Marfan Syndrome (MFS) is an autosomal dominant, genetically inherited connective tissue disorder which primarily affects the cardiovascular system, but can also have systemic manifestations. First described in 1896, MFS has a prevalence of around 1/5000 in the general population. It is becoming increasingly common to see patients with MFS in a clinical setting due to the improved care of patients with adult congenital heart disease and general improvement in survival. Mortality, however, remains high largely due to the risk of aortic dissection as a result of the aortic root dilatation frequently seen in these patients. Contemporary management has therefore been focused on imaging-based surveillance to prevent these catastrophic events and intervene surgically in a timely manner. However, it is increasingly recognized that some patients do suffer aortic dissection below the expected threshold for surgical intervention. With this in mind, there has been interest in the role of biomarkers as an adjunct to imaging in the care of these patients. This article will provide an overview of the literature on potential biomarkers studied so far in MFS, as well as potential future directions.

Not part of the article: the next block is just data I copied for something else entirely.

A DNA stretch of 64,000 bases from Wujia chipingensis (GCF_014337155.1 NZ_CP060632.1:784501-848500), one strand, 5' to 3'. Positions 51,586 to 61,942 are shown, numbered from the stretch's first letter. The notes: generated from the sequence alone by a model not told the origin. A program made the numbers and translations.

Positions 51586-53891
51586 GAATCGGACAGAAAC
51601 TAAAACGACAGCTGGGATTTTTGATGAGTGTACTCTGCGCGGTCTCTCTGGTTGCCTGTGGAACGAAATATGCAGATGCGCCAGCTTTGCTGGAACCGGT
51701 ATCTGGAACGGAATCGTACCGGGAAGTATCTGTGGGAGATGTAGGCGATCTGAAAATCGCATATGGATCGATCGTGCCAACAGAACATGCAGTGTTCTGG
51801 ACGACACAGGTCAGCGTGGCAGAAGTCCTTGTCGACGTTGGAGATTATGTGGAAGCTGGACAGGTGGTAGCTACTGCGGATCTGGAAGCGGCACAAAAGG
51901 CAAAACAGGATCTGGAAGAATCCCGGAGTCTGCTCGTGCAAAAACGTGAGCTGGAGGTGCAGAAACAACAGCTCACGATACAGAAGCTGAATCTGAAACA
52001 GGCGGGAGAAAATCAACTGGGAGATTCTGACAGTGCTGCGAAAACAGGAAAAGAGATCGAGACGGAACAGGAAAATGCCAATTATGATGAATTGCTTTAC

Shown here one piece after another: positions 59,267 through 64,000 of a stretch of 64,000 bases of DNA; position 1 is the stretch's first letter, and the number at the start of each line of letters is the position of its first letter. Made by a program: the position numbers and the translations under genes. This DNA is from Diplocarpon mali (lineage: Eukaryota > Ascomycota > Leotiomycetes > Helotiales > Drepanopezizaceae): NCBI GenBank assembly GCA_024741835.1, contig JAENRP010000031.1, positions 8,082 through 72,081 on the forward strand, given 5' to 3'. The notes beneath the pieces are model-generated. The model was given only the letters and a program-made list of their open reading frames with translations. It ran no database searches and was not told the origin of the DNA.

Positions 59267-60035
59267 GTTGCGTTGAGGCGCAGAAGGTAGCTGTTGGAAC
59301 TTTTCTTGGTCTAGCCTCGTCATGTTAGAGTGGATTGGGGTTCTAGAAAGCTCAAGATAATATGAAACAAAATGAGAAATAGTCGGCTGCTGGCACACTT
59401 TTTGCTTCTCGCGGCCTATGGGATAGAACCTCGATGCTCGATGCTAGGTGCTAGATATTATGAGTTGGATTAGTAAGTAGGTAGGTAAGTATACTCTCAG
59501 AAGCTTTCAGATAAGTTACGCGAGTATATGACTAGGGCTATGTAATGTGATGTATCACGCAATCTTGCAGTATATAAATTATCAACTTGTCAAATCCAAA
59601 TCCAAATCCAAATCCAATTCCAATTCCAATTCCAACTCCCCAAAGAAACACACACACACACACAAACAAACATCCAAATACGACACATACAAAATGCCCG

- Marfan Syndrome
- aortic dissection